Although originally I wanted to rewrite amalgamated folktales from other collections, I think, in this, the age of podcasting, it would be appropriate to record myself reading from folktales. I don’t know at this point if that will mean writing my own based on existing ones, or just reading from existing texts. In some ways the perfect presentation of these tales would be a podcast or recording that I prepared for, by memorizing the key points of the story, but consisted of me recounting the story from memory, in a conversational tone. This would be more “true” to the way folktales were originally disseminated, although my concern would be that I would leave out key elements, or that they would be rambling, or that they would not be fun to listen to. As I begin to look at the folktales themselves I’ll consider length, complexity, and my own storytelling abilities, which will help me determine exactly what form my final project will take.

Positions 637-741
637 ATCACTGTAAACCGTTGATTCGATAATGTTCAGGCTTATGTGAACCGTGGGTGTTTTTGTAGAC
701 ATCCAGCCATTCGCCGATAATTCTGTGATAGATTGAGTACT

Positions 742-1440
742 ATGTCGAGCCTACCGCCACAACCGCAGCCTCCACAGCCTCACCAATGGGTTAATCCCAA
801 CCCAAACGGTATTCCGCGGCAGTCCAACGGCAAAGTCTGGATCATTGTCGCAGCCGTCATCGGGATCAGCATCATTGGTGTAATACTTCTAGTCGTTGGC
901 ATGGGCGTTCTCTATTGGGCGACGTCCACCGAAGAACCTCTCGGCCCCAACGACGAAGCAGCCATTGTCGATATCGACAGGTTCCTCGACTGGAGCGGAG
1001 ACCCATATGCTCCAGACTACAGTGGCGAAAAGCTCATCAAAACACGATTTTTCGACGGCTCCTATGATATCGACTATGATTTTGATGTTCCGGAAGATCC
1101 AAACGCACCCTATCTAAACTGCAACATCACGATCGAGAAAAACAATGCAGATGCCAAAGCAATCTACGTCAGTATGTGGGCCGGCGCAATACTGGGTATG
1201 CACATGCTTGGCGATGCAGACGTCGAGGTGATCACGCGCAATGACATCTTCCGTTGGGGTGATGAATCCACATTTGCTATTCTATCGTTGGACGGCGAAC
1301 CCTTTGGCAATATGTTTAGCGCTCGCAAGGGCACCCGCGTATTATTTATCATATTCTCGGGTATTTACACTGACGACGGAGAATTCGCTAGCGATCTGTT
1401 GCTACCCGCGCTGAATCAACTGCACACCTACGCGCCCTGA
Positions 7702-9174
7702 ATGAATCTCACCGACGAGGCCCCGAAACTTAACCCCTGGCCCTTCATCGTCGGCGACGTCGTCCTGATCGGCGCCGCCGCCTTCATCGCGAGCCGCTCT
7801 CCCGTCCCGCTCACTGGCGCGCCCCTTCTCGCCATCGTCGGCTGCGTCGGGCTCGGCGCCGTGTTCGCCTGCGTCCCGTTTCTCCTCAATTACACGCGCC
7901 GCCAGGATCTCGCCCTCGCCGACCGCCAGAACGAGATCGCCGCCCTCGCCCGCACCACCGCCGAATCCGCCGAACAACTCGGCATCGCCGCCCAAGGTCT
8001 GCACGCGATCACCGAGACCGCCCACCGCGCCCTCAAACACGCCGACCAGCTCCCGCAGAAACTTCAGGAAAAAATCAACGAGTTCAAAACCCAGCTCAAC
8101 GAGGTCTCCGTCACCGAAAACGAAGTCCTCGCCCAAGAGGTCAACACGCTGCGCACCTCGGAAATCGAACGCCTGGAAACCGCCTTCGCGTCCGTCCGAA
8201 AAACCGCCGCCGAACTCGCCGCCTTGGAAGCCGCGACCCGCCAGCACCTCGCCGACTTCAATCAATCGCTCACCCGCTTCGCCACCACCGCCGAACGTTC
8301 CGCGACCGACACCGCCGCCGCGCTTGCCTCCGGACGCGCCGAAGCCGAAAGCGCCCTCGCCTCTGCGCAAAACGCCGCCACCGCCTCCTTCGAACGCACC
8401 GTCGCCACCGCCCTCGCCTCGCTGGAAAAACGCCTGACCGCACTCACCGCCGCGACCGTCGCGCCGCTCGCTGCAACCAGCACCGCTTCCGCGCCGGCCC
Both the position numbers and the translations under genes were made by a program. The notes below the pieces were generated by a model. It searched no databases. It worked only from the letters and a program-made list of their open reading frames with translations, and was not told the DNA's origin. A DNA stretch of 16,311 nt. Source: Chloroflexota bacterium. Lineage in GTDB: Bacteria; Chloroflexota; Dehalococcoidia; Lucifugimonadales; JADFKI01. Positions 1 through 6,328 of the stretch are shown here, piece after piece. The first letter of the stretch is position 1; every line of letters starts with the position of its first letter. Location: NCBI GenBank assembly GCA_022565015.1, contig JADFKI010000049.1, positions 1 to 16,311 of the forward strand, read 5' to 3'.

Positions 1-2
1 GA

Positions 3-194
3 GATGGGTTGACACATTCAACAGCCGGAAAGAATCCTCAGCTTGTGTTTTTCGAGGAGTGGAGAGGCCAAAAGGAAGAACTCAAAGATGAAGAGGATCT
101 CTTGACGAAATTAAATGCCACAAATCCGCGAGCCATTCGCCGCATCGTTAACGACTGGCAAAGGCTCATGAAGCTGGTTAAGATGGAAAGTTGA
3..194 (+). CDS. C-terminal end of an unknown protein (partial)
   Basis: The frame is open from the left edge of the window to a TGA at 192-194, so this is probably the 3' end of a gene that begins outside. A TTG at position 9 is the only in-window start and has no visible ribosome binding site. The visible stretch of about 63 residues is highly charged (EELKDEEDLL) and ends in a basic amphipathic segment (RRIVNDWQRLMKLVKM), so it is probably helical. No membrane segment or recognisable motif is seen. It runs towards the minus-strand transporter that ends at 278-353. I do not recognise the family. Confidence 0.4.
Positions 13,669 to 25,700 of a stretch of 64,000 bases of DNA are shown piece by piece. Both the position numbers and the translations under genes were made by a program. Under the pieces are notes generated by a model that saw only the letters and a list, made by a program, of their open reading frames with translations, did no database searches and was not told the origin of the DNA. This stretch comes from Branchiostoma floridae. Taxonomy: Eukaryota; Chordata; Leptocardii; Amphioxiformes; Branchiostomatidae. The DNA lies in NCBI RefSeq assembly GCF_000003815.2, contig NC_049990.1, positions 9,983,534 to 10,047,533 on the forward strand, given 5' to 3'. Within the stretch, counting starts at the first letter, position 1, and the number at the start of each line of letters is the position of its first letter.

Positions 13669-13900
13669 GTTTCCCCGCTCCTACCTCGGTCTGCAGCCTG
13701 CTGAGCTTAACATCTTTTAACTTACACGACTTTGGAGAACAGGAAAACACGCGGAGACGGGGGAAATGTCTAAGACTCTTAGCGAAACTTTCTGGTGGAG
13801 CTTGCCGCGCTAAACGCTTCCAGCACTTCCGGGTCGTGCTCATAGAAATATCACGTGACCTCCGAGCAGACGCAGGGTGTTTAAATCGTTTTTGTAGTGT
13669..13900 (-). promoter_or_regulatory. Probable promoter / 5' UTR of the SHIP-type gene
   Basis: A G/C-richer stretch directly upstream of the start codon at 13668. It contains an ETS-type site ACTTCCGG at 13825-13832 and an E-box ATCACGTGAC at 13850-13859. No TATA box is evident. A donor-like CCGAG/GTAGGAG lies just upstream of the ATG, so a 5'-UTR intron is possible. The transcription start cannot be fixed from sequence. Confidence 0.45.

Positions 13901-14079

Blog #3 — What we talk about when we talk about horror
(A digression but useful for my own conceptualization of this project)

Working on this project I realized I had never clearly defined horror, moving instead from horror to ghosts without really investigating what that meant. “Haunting” is a useful way of defining the scope of my project, but I’ve been using it as a stand in for all scary stories, and realized it might be useful to consider the ways in which this is and is not accurate — there are many types of scary stories, and seeing how what I’m describing as “the African American Horror Tradition” is useful for my project.

Using the Wikipedia ( listing for literary horror subgenres (and filtering out erotica and genres based around a nationality) the major subgenres are:

Dark fantasy, Body horror, Ghost story, Giallo (thriller, slasher, crime), Gothic, Grotesquerie, Horror-of-demonic, Horror-of-personality, List of werewolf fiction, Lovecraftian horror, Macabre, Monster , Psychological horror, Splatter film, Supernatural fiction, Survival horror, Werewolf, Zombie

Netflix (, which is known for its specific sub-categorization of film genres, defines Horror genres (again, discounting nationality):